Seven decor tips to turn a new home into your home

Putting your stamp on a new property? Know where to start and what to spend

The biggest mistake people make when decorating a new home is trying to have everything finished straight away

Look for clever ideas in the showhouse

It is a good idea to revisit the showhouse a couple of times and look for smart ideas. The showhouse designer will have made design decisions to maximise the full potential of the house. Things like built-in storage, style of curtains, furniture layouts and colour schemes are all worth looking at closely.

Get rid of things you don’t need

Moving house is a fantastic opportunity to get rid of things you no longer need or want. Get rid of as much unwanted, old or broken items/furniture as possible. We have had clients who had great success selling unwanted furniture on sites such as Done Deal and eBay. It’s a great way way to sometimes earn a little more spending money towards the decorating budget.


Don’t try to buy everything at once

The biggest mistake people make when decorating a new home is trying to have everything finished straight away. It’s essential to set a budget and then prioritise. You might want to start with the most frequently-used spaces like the kitchen, dining area or main living room and plan for the rest of the house at a later date. A home should evolve, you should live there for a period before deciding what you need, and what will work best.

Know your measurements 

This may seem obvious, but it is very easy to rush out and buy something and regret it later. I met someone recently who had their eye on a dresser but weren’t sure if it would fit. They made a mock-up out of cardboard and lived with it for a couple of weeks. Despite becoming quite attached to the paper creation, they realised that it was far too big for the space.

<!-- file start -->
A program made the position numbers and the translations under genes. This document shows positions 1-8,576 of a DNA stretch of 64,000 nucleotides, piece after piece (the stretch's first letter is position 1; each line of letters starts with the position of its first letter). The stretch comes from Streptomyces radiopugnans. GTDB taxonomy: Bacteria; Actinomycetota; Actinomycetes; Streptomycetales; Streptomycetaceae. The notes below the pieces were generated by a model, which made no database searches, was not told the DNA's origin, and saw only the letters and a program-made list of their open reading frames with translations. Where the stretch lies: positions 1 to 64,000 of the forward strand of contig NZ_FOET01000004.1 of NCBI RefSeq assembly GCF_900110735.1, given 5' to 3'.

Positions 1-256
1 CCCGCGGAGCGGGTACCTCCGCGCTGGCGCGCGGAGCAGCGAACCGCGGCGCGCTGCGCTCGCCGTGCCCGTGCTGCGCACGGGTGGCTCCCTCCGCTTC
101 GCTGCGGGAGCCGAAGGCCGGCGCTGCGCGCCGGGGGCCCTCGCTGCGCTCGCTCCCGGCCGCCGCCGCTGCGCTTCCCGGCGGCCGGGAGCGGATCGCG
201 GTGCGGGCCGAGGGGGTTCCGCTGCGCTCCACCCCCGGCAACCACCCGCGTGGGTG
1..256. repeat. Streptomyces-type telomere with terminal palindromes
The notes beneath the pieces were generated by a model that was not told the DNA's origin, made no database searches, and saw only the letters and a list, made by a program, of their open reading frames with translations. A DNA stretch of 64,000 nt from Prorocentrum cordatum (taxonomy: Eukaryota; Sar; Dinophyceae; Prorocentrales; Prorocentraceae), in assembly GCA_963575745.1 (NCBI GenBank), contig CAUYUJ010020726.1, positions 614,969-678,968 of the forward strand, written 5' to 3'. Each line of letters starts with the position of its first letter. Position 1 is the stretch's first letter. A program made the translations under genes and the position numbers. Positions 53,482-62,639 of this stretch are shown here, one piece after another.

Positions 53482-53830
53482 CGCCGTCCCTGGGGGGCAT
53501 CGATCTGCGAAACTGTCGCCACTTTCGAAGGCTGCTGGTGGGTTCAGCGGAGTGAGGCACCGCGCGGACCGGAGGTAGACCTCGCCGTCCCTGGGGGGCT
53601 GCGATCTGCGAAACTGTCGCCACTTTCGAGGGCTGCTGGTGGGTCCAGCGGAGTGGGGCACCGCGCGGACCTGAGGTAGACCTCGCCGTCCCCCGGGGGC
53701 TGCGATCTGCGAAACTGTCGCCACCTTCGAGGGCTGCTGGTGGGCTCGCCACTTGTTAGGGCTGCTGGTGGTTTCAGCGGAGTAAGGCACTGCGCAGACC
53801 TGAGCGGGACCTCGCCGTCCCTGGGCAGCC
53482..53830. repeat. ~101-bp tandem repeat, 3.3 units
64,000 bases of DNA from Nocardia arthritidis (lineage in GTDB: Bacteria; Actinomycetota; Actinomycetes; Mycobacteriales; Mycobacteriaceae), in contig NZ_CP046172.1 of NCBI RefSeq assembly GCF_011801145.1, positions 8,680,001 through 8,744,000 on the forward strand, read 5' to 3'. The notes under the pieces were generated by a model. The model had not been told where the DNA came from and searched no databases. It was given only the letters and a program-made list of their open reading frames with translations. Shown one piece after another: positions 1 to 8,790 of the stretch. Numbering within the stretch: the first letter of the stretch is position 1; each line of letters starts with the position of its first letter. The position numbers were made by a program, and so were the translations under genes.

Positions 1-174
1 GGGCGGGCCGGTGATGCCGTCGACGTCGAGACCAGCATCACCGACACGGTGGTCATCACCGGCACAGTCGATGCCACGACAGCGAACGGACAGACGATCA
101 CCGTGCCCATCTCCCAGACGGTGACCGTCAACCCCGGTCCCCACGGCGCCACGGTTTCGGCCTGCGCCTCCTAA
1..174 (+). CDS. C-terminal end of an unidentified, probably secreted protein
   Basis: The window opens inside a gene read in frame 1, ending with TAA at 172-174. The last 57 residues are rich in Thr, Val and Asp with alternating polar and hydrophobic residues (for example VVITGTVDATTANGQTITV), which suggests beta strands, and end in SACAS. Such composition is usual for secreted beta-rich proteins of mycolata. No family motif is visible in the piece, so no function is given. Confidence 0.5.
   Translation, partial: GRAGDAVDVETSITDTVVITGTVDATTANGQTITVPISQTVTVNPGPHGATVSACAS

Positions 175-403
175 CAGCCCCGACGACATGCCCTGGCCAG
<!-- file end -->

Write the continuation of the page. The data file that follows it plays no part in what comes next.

Marking out the piece in your room is a fantastic idea because in a store pieces are often in large open showrooms making them appear smaller than they are. Always have measurements to hand when out shopping and double check when you get home to ensure you can get the furniture in the door.

If in doubt keep it neutral

To put your stamp on your home and differentiate it from other homes in the development, painting the walls is the most straightforward and cost-effective measure. When choosing your colours, it’s essential to work with any fixed elements in the house like the kitchen colour and wardrobes in the bedrooms. My advice for anyone who is unsure is to go with neutral shades and add in bolder colours through accessories or artwork.

Be practical when it comes to flooring

While it comes down to personal taste and budget, I would always recommend tiles in the kitchen and hallway. Porcelain tiles are a fantastic choice, unlike stone which requires a lot of upkeep. They don’t need sealing and are tough wearing, and there are some very good stone effect porcelains available now, not to mention timber and leather-effect options too.

I’d recommend timber or laminate if budget is an issue in the living spaces. Carpets work well in bedrooms, and something a carpet runner on the staircase is a lovely feature.

Start with roller blinds

Apart from your furniture, these are probably the most significant expense when it comes to decorating a home. Go for roller blinds throughout the house to start with as they will provide immediate privacy and are the most cost-effective form of window dressing. After that, depending on budget, you can decide which other rooms to tackle. You might invest in curtains in the main living room and master bedroom, for example, and leave the rest of the house for a later date. Roman blinds are an excellent option for secondary bedrooms as they are less expensive than curtains because they require less fabric.

A great tip is to hang the blind from the ceiling, so it covers the area of wall above the window and hangs outside the opening. This will create the illusion of a much larger window and will not block as much light as hanging the blind inside the opening or just above it.